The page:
One Euro coins are pictured at the Austrian national mint in Vienna
One Euro coins are pictured after being minted at the Austrian national mint in Vienna April 8, 2009.

A swing from surplus to deficit has shocked economists as the imports to the Eurozone jumped 4.6 pct leading the trade deficit to -£3.4 billion down from +£500 million in the last month.

More of a worry is the rising euro which has gone from $1.19 to $1.30 leading economists to predict a negative trade balance - where imports are greater than exports for some time to come.

"Going forward, Eurozone exporters will be worried over the signs that global growth may be losing some momentum and they will not be pleased to see the euro trading back up near US$1.30, after dipping below US$1.19 in June." said an IHS Global Insight economist.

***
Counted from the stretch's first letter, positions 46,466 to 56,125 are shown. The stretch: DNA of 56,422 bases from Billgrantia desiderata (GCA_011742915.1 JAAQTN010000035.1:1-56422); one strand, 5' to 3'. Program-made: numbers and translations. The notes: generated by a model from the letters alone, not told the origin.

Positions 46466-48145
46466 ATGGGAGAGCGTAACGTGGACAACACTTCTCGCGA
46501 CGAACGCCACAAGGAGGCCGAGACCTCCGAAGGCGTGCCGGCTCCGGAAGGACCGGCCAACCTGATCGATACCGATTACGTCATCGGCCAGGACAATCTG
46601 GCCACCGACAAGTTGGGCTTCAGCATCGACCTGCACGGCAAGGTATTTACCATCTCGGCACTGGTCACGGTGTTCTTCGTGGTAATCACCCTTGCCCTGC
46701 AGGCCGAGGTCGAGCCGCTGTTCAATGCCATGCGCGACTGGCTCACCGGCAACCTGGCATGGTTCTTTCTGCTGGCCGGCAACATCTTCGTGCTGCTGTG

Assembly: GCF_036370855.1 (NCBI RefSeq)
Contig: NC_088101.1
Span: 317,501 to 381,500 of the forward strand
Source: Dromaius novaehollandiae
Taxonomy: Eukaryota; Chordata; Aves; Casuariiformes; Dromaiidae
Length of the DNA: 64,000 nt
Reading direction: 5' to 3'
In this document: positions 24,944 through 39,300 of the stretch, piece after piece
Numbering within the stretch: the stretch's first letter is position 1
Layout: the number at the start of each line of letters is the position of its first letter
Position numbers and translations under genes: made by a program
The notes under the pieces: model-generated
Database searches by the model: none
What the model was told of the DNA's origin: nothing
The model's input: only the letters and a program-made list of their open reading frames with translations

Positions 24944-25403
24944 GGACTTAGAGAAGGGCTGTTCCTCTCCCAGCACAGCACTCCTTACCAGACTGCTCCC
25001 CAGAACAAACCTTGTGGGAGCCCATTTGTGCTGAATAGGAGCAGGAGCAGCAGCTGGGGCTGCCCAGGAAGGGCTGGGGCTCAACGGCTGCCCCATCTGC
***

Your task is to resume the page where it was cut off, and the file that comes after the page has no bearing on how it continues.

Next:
Exports are important to the Eurozone as it could lead a recovery in GDP - which factors in manufacturing and industrial output.

This is also a key factor for the UK's own recovery as it is one of the major trading partners towards the Eurozone - if their GDP grows then more British products could be sold abroad.

"Given the increasing pressures on domestic demand in a number of Eurozone countries that will come from fiscal tightening increasingly kicking in, healthy export growth is particularly important to future Eurozone growth prospects." IHS said.

The resulting trade deficit leaves the US, EU and UK all in minus, with slow growth in GDP, China becomes the only major trade partner though earlier this week - the giant communist country announced its growth had slowed down from 11.9 pct to 10.3.

Year-on-year trade was down from a surplus of +£2.2bn.